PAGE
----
Forming Your Recipe

If there was a gameshow that offered £1 million for hitting a fairway with your driver, how would you attempt to do it?

You’re standing on the 18th tee at Worplesdon (450y straight par 4), you have to use your driver, you have to hit the ball at least 75% of your maximal driving distance and the ball has to come to a stop on the fairway. That’s it, thats the game, but you only get one shot at it. How would you approach this task, what would be your recipe for success?

This is a similar predicament to what the leaders in tournaments face often as they get to the final hole; hit the fairway and the trophy is there’s. The first step to this challenge for the pro’s would be creating a plan, would it be the same for you? Would you hit your shot straight or with curvature? How much power would you give the drive, 70%? 100%? Where would you aim? On what side of the tee would you put the ball down? What swing thoughts would you have?…suddenly a plan seems very important, after all there is £1 million on the line! Usually this plan is shaped by the layout of the hole, the conditions and the hazards the players face, but in our gameshow we have a dead straight fairway in front of us with no bunkers in play. As a result we’d expect players to aim straight and hit it straight but I think you’d be amazed at how many don’t. In reality, deep down our plan is etched in to our game based on what we are good at, what we know we can achieve and what we like to do. This is the recipe we have formed.

Like the food variety, these recipe’s are formed over time, refined over and over again throughout years until the flavouring and seasoning is spot on. Then, we practice cooking them a number of times before suddenly the recipe card is not needed, we don’t need to measure the ingredients and sub consciously bang out a brilliant dish with ease. This is what the pro’s do with their golf. In our gameshow, world #1 Dustin Johnson would almost certainly hit a fade, Bubba Watson would most likely hit a huge slice and Rory Mcilroy would probably hit a little draw, why? because they know that is their best chance of hitting the fairway. As we see with golf swings, there is no one way to play golf, you must figure out what works best for you and it must be based on your strengths. All 3 pro’s mentioned have natural shot shapes that match up to their techniques, DJ has a strong grip but holds it off with immense rotation, Bubba is an incredibly handsy, feel player and Mcilroy get’s so deep in his turn the club path naturally get’s a bit in-to-out.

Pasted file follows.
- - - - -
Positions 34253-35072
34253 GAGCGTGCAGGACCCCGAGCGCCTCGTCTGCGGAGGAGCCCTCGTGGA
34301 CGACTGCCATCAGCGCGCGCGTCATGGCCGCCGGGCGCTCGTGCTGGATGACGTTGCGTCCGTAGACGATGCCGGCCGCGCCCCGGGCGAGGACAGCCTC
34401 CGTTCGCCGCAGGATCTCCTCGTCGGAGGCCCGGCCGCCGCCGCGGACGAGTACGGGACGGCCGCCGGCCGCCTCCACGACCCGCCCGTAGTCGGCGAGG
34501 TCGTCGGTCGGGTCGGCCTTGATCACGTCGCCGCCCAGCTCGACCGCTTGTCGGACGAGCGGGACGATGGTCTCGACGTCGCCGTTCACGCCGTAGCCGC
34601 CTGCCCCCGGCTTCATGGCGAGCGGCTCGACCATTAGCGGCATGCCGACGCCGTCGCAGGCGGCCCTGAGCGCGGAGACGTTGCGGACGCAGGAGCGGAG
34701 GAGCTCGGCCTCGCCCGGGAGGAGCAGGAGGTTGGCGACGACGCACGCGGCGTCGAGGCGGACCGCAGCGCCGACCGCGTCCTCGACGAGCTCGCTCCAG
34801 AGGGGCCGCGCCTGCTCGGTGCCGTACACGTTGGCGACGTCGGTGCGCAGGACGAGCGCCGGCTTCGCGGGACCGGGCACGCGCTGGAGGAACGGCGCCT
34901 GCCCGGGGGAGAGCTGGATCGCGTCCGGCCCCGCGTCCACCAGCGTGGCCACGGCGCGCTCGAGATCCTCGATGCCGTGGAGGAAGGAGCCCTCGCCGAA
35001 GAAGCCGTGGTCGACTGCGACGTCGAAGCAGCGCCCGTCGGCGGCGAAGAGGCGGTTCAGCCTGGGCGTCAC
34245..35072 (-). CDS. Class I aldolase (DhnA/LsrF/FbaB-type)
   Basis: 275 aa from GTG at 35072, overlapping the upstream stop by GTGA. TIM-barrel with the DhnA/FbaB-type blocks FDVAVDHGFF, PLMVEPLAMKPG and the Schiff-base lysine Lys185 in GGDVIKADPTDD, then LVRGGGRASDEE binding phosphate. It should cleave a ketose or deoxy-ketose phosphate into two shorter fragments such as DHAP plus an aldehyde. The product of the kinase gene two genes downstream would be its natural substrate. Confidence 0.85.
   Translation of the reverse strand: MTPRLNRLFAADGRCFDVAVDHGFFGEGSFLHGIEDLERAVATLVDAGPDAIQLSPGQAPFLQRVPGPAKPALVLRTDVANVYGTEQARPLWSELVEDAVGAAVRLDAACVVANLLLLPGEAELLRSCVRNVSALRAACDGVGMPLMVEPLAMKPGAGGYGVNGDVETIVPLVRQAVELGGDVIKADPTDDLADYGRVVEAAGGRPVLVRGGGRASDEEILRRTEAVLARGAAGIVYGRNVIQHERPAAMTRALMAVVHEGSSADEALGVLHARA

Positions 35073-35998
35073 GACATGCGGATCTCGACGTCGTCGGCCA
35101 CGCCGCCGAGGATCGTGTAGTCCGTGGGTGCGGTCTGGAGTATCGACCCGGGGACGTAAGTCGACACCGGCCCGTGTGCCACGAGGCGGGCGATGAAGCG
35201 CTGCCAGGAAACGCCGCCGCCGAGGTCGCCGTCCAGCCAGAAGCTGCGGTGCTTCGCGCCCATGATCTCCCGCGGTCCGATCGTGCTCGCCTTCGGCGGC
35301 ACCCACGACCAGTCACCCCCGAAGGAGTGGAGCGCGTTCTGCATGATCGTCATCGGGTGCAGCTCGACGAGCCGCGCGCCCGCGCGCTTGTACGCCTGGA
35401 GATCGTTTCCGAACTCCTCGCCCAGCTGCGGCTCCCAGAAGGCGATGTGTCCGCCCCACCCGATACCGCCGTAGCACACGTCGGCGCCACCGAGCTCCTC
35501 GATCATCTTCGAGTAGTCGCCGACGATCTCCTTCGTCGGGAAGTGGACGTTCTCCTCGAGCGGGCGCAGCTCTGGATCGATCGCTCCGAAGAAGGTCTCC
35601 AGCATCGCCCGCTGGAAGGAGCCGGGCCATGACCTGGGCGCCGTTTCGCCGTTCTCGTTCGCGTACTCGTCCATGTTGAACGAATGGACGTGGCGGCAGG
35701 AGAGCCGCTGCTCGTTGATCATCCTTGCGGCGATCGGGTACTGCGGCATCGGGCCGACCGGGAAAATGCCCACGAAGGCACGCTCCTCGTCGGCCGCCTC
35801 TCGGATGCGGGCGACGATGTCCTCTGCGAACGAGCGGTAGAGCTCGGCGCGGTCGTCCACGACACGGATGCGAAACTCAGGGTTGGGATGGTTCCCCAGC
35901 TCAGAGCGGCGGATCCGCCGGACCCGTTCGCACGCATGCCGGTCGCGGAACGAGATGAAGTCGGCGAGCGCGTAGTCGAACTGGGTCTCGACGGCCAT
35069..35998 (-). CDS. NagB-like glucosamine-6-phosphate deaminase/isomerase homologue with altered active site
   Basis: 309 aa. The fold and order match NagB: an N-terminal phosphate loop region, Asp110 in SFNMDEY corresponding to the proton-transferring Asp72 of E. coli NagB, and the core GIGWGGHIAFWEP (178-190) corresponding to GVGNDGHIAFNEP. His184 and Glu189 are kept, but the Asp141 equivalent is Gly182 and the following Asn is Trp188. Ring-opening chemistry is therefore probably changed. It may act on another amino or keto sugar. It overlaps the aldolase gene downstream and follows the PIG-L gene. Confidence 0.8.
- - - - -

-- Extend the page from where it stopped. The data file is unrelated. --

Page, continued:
So when you are next thinking about making some changes to your technique, ask yourself, do they match up to what you are trying/like to do? How will they affect your recipe? Will you still be able to produce your go-to shot? I firmly believe it is important to be able to hit a wide variety, if not all of the shots but you must also be able to repeat a particular shot well. The idea of not aiming for the straight shot is probably a blog for another day, but the main reason is due to probability, the straight shot requires both the club path and club face to be heading towards the target. When aiming for curvature using the path and face differential, we are more likely to start the ball in the right direction and get it curving the way we want to, a.k.a. getting both matched up. If we went for a straight shot but accidentally got our club path travelling slightly left, with the club face pointing left we are in serious trouble for example. In order of priority with your recipe, learn to get the ball curving how you want to, then you can learn to get it starting on the correct line for that shot. When on the driving range, have a go at hitting to a target with a 7 iron, 5 balls straight, 5 balls with a fade, 5 balls with a draw, 5 with a 6iron softly and 5 with an 8iron at full power, noting down each time where they ended up. Which set of shots do you think will be the most successful?

‘But what if we can’t curve the ball on purpose?’ The most important thing here is intention, what are you trying to do with each shot? There should always be a plan in mind, just like you have when trying to get the ball past your opponent in a game of tennis. I’d like you to take this gameshow analogy onto the course in future. Set yourself mini challenges, hitting fairways, hitting greens and getting short game shots within 3 feet. If you are not sure what you’re ‘go-to’ shot is at the moment, put yourself under immense pressure and you’ll soon find out. What you will really learn is it’s not how, but what you do, that matters.

Andy

P.S My choice would be a small fade that starts at the left side of the clubhouse, teed up from the right side of the tee box and hit hard.

Published by Andy Thorne

Professional Golfer

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